Michael Waitze 22:20
It is I mean, look, I learned this when I was at Goldman Sachs. And we were taking an existing trading system, right. So a market facing trading system and trying to rebuild a brand new one, what we couldn’t do was take the existing system, and fit it to the new technology, because the exchanges, tech stack had completely changed. And this was really old. And we had to build modern. And we literally had to start from scratch. And my feeling on this. And again, tell me where I’m wrong here is that the existing portals built their businesses, their tech stack and their business model to look a particular way. And then compete, even if they and Citibank tried to do this. If you try to buy all these little players, and then integrate them in, I’m telling you, all you’re doing is creating one gigantic technological mess. And if you build a business from scratch, with the proper tech stack in the proper flexibility, from the beginning, you have a much better chance of succeeding. Yeah, no, 100% Agree.

Dominic Schacher 23:09
Right? I think, you know, I come from banking. So I see them trying to like cram new technology, right? And it just doesn’t get best, but it doesn’t work. So again, you know, when we built this, from day one, I always say that we need to build it in a way that’s actually, you know, again, I’m not a tech person. But I mean, like in silos in terms of, you know, the Digi ID in Singapore is great. But if you go to Dubai, two different sets of Digi IDs, right? You go Netherlands, again, different sets, right different signing infrastructure, different security infrastructure, different API’s different connects with the government. And so we built it in a way that, you know, for us, it’s plug and play. For the time being, and, you know, speaking 10 or 20 years, we might be the old company with, you know, I didn’t get with the times. But it’s super important to build things with foresight and actually realize, you know, things will change quite well, yeah, we had to pivot a few times a little bit to find kind of product market fit. Luckily, we didn’t have to rebuild everything. It’s just tweaking a few things.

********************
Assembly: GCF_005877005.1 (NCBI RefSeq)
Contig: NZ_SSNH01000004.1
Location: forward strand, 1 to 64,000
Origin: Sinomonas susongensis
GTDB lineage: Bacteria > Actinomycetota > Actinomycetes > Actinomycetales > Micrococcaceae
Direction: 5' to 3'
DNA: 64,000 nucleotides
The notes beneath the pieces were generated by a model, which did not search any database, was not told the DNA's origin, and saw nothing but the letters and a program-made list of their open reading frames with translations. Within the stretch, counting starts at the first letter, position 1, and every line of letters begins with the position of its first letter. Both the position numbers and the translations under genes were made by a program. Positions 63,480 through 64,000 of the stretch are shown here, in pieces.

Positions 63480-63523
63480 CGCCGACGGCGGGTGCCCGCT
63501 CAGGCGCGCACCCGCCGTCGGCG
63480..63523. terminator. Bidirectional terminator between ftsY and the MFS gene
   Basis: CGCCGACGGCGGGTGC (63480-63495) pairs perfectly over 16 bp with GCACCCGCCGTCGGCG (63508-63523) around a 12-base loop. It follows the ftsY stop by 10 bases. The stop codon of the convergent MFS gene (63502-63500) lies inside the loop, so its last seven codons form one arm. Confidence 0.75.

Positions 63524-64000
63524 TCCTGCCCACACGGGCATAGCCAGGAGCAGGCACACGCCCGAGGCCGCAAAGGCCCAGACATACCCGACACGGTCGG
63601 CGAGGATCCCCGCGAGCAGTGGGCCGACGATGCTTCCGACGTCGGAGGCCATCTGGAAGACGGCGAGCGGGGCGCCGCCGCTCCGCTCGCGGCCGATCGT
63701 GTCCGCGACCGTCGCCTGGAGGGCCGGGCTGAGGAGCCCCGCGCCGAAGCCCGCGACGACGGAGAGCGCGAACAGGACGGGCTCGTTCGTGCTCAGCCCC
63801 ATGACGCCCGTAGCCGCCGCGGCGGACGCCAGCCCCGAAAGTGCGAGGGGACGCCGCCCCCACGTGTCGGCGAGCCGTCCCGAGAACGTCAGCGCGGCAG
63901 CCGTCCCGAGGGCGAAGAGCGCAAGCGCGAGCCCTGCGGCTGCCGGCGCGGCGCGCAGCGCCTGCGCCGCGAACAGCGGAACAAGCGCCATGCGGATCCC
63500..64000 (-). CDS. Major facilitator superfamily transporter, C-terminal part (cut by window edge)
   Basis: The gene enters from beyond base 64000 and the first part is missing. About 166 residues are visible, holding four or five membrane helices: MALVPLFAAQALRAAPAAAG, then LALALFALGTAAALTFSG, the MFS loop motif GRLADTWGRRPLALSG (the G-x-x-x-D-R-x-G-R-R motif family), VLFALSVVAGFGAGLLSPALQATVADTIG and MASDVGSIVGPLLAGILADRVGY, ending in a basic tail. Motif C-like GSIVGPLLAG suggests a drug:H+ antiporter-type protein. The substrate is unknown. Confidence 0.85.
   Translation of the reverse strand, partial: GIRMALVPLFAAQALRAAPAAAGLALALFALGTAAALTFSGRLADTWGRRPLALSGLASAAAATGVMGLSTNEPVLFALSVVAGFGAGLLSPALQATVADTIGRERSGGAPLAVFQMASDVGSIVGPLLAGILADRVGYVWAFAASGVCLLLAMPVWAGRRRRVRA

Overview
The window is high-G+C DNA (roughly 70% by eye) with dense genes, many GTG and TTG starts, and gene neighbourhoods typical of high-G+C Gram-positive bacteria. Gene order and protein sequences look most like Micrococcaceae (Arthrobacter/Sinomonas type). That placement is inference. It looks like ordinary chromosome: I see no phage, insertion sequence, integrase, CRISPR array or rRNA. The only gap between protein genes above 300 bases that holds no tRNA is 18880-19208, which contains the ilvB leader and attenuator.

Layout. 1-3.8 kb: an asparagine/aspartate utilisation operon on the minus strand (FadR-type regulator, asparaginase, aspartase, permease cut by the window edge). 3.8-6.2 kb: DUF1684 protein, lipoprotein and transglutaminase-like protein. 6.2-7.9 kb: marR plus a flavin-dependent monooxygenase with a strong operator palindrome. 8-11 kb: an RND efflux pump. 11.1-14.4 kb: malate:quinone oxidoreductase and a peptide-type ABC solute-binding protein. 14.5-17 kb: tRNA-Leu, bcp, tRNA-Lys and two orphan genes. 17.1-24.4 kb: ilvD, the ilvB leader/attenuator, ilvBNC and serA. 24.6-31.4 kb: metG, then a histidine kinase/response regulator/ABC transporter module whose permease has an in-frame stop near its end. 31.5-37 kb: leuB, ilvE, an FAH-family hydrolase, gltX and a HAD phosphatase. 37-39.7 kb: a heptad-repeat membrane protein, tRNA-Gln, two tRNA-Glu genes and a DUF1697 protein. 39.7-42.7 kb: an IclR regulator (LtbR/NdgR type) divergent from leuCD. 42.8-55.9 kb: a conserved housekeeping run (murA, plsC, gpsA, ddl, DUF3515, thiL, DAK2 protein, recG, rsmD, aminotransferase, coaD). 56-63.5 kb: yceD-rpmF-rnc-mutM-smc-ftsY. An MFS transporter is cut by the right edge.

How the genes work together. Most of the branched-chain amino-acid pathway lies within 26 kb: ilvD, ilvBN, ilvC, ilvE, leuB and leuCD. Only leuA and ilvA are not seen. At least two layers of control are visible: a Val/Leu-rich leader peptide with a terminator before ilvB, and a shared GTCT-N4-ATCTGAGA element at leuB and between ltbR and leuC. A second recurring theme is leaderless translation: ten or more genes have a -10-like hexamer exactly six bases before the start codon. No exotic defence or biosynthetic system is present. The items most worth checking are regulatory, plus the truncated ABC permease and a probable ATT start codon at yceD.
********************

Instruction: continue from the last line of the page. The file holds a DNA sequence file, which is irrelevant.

Michael Waitze 24:13
Yeah, I’m just gonna go back to this analogy one more time, then I want to move on. But we realize as well, that if you’re trading in multiple equity markets, you have to build a system that’s flexible enough to handle every different market microstructure. And at the end of the day, they’re all different, and they’re all changing and dynamic. And if you don’t build a piece of dynamic technology, you’re just gonna lose. We did talk a little bit about this multi pillar strategy that you have, maybe you can share what that strategy is, and then maybe a success story where you’ve seen it actually work and play itself out.

Dominic Schacher 24:43